WHAT WE DID:
- Started the day at Bisol winery: Bisol was recommended to us as one of the premiere Prosecco wineries in the region, so we started our day there (late, after getting lost). They do full tours of the winery that can be scheduled ahead of time in English, but we were plenty happy with our own simple tasting with the hospitable (and very attractive) Valentino. They're open from Monday to Saturday at 10.00 and at 14.30 and we just popped in without a reservation. Via Follo, 33 31049 Santo Stefano di Valdobbiadene
- Tried our first Prosecco vending machine at L'Osteria senz'Oste: Honestly, the highlight of our day was this place. Though there are a lot of lovely aguriturismos which also do small-scale Prosecco productions throughout the region that I'd love to try next time around, I'd heard so much about this place that I knew it couldn't be missed. L'Osteria senz'Oste literally means the pub with no host — the entire place is set up on the honor system, and includes a fridge and a cabinet and a cash register where you can find fresh cheese, bread and salami and ring yourself up. The place is a small house with picnic tables set up inside and outside, and also leads to a breathtaking view of the wineries up on top of a hill, where there sits the infamous Prosecco machine, which we got such a kick out of. We brought our own picnic, but it was totally unnecessary, as they have everything you could need – including knives — right there. We made friends with the man who stocks the fridge when we visited, Vasile, and shared a glass with him!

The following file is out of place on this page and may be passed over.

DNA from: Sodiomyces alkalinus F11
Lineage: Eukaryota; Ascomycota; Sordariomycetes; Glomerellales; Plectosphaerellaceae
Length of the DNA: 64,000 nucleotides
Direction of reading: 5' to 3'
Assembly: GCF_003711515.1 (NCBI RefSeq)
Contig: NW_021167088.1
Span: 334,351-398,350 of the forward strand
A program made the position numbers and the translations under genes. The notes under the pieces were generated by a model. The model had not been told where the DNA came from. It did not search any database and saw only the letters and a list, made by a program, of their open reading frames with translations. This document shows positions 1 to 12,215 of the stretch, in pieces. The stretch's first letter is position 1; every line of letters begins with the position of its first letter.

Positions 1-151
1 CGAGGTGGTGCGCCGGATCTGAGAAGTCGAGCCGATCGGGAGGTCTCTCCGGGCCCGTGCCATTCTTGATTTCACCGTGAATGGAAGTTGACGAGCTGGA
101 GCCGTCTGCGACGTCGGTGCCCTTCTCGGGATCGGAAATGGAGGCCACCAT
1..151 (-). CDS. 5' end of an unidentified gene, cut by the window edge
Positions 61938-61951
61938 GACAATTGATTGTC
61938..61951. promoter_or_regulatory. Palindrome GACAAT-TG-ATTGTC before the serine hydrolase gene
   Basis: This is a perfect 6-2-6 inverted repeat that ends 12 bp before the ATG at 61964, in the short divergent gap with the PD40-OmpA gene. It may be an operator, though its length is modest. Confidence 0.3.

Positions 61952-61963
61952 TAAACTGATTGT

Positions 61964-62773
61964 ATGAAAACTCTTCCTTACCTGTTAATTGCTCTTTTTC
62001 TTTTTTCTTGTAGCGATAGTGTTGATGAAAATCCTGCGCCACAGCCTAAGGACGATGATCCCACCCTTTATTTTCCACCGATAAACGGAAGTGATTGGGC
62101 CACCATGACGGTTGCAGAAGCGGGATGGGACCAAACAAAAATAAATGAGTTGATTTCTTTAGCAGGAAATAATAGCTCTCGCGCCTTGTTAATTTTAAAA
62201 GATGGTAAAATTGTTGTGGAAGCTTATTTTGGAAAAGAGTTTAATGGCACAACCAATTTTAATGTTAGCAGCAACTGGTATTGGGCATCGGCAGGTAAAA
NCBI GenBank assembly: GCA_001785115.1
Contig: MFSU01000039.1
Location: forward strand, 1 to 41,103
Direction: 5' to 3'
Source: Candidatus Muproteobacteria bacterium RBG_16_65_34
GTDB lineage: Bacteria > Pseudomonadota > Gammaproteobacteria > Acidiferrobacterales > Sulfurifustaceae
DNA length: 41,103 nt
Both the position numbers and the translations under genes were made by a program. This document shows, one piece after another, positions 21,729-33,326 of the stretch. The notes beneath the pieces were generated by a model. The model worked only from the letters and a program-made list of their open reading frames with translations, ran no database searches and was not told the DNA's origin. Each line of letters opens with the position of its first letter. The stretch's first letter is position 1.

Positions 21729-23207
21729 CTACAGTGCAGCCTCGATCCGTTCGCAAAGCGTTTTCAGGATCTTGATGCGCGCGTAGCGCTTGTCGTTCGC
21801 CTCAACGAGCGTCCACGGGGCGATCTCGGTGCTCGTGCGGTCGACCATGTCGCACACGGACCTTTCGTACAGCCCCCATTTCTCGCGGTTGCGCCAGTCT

- Jumped back into stastings at Ca'Salina: After L'Osteria, we stopped into Ca'Salina, which was literally just around the corner. We got many generous pours from our host, Gregorio, who also taught us our new favorite Italian phrase that you're suppose to say during picture-taking: "Rise e bise!" They're open with continuous hours from 9 to 19:00. Via S. Stefano 2 31040 Valdobbiadene
- Ended the day at Mionetto: We knew our third winery would be our last (there is only so much wine you can drink and stay cute in picture), so we finished off with another very large Prosecco supplier, which definitely had the largest and most varied selection of Prosecco our of the wineries we visited. We did another simple tasting, no tour, and really loved their very tiny bottles of Prosecco that we thought made for great gifts or personal-sized bottles. Via Colderove, 2 31049 Valdobbiadene TV
- Saved the rest of our research for next time!: I put together an extensive document of wineries before we drove into the Prosecco sunset, but we didn't make it to all of them, of course. Many of these were recommended to me by others or those that I found on other blogs. The information here was found through websites or email correspondence with the wineries, but I haven't vetted all the information (especially through Google maps, which was wrong for almost everything here, because it's Italy), so some of it may be wrong! But I thought others would find it useful.
Photos and text © Katie Currid, Delaney Perez & Annie Currid, 2016. All rights reserved.